Install OpenJRE/JDK on Ubuntu 18.04 LTS

When Ubuntu 18.04 LTS was released, I decided to install it on my lab computer running VMware Workstation Pro for testing purposes… the steps below is how I got OpenJdk installed…

If you’re going to be developing any Java programs you probably need Java JRE runtime software installed… There’s the original proprietary Java JRE and JDK from Oracle and an open source version called OpenJRE/JDK…

The open source Java is as good as the proprietary version from Oracle and easier to install and manage on Ubuntu..

This brief tutorial is going to show students and new users how to easily install the open source version of Java JRE on Ubuntu 18.04 LTS. In the past, one could easily install Oracle Java by simply enabling Ubuntu Partner’s repository and using apt-get command. Not anymore.

Now there’s an open source alternative to Oracle JAVA that can easily be installed via simple apt-get command and is as much compatible to probably all Java based applications.

This post is not about installing Oracle Java, but its alternative called Open Java JDK/JRE. Oracle Java isn’t the default anymore, now Open Java JDK/JRE is.

To install OpenJava on Ubuntu, continue with the steps below:

Step 1: Update Ubuntu

First run the update commands to update Ubuntu. To do that, run the commands below:

sudo apt-get update

After running the commands above, Ubuntu should prompt you to update any package that needs to be updated.

Step 2: Check if Java is Installed

After running Ubuntu update commands, run the commands below to check if any Java is installed on the system. To check if Java is installed on your systems, run the commands below.

java --version

If Java is not installed on the systems, you should see the lines below notifying you that Java is not installed, but then suggesting Java packages and how to install them. Now all you have to do is select the package from the list you want and run the apt-get command.

[email protected]:~$ java --version
The program 'java' can be found in the following packages:
* default-jre
* openjdk-8-jre-headless
* gcj-4.8-jre-headless
* gcj-4.9-jre-headless
* gcj-5-jre-headless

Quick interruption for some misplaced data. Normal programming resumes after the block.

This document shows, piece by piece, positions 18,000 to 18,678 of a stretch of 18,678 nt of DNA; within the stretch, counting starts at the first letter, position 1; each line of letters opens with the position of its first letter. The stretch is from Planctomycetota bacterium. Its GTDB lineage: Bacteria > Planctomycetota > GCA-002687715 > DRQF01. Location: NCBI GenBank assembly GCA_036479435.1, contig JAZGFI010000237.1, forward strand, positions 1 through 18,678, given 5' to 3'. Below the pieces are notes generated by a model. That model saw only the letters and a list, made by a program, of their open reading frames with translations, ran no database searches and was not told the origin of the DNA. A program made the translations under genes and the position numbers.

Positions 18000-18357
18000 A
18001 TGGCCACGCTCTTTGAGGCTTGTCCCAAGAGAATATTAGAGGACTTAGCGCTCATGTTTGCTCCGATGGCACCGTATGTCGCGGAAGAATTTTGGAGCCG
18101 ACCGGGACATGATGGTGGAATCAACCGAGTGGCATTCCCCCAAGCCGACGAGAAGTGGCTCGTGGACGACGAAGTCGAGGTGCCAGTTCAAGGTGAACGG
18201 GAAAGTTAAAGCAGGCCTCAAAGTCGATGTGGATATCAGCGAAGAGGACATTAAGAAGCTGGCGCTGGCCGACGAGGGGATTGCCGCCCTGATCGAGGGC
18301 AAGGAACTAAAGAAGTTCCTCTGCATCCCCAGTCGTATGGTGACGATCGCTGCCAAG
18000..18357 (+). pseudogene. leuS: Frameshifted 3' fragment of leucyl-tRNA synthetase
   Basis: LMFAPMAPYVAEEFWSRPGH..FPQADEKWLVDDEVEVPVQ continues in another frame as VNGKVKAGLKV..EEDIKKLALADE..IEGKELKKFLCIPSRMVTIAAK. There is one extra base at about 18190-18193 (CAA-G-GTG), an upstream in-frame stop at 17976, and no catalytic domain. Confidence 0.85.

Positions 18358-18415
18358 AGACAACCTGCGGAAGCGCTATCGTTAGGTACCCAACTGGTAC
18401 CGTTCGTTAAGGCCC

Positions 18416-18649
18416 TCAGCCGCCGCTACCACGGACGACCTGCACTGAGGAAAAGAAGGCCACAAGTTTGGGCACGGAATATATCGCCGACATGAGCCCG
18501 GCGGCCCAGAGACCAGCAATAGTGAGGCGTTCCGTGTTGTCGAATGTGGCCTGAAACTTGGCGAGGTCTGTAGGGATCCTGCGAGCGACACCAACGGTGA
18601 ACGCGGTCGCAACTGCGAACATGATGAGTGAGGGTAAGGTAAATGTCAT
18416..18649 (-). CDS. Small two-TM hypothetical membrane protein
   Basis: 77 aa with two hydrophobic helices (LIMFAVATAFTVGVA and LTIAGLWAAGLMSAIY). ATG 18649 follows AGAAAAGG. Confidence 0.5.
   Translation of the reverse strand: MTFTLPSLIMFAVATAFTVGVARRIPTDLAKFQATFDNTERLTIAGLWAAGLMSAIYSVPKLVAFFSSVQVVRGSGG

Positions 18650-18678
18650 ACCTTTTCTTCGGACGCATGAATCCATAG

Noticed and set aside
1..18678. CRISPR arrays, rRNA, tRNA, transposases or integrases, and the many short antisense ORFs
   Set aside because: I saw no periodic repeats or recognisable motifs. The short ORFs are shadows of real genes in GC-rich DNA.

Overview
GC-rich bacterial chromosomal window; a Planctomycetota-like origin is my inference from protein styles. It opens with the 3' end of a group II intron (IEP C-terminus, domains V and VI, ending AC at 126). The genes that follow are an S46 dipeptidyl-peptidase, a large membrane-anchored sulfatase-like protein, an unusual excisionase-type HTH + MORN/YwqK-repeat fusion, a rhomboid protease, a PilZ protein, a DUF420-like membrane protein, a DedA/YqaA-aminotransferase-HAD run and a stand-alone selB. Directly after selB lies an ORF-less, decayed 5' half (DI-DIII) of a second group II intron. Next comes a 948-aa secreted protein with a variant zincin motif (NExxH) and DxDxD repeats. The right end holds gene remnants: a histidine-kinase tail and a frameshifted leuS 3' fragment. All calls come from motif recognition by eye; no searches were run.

* gcj-6-jre-headless
* openjdk-9-jre-headless
Try: sudo apt install <selected package>
[email protected]:~$

For this post, we want to install Java JDK/JRE so the obvious choice is default-jre

Step 3: Installing Java JDK/JRE

Now that you know the package to install, run the commands below to install Java JDK/JRE on Ubuntu.

sudo apt-get install default-jre

Accept the list of required packages that will also be installed by typing y for Yes. Doing that will install Open Java JDK/JRE on Ubuntu.

Now when you run the command to check whether Java is installed, you should get the results below.

openjdk 9-Ubuntu
OpenJDK Runtime Environment (build 9-Ubuntu+0-9b161-1)
OpenJDK 64-Bit Server VM (build 9-Ubuntu+0-9b161-1, mixed mode)

And this is how to install Open Java JDK/JRE on Ubuntu.


This post shows students and new users an easy way to Open Java JDK/JRE on Ubuntu systems. It’s an alternative to Oracle Java and the default for Linux and Ubuntu systems. If you’re going to be installing applications that require Java, then follow the steps above to install it.


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  1. Thanks…..
    Who would thunk to just start with…… “java –version” on Xubuntu 18.04.1 when my LO database wouldn’t open….DUH
    Putzed around installing various JRE packages in synaptic for awhile but “sudo apt-get install default-jre” was the ticket!
    THANK YOU, yours was the most to the point info I could find on installing JAVA after a few dead end searches!

  2. Hi thanks for sharing Your knowledge. I just wanted to point out that, today (10th April 2020) I was attempting an installation that required Java.
    And while following Your instructions, the command “Java –version” I did NOT get the same response as You show (under step 2).
    Instead I got the following “response”
    = = = = Just divider for clarity= = = = = = =
    Command ‘java’ not found, but can be installed with:

    sudo apt install default-jre
    sudo apt install openjdk-11-jre-headless
    sudo apt install openjdk-8-jre-headless
    = = = = Divider ends here= = = = = =

    And as You can see the “feedback” is somewhat different. The “wording” is different and the “listed packages” are also different.
    I just thought I should give You a heads up about it.
    Best regards

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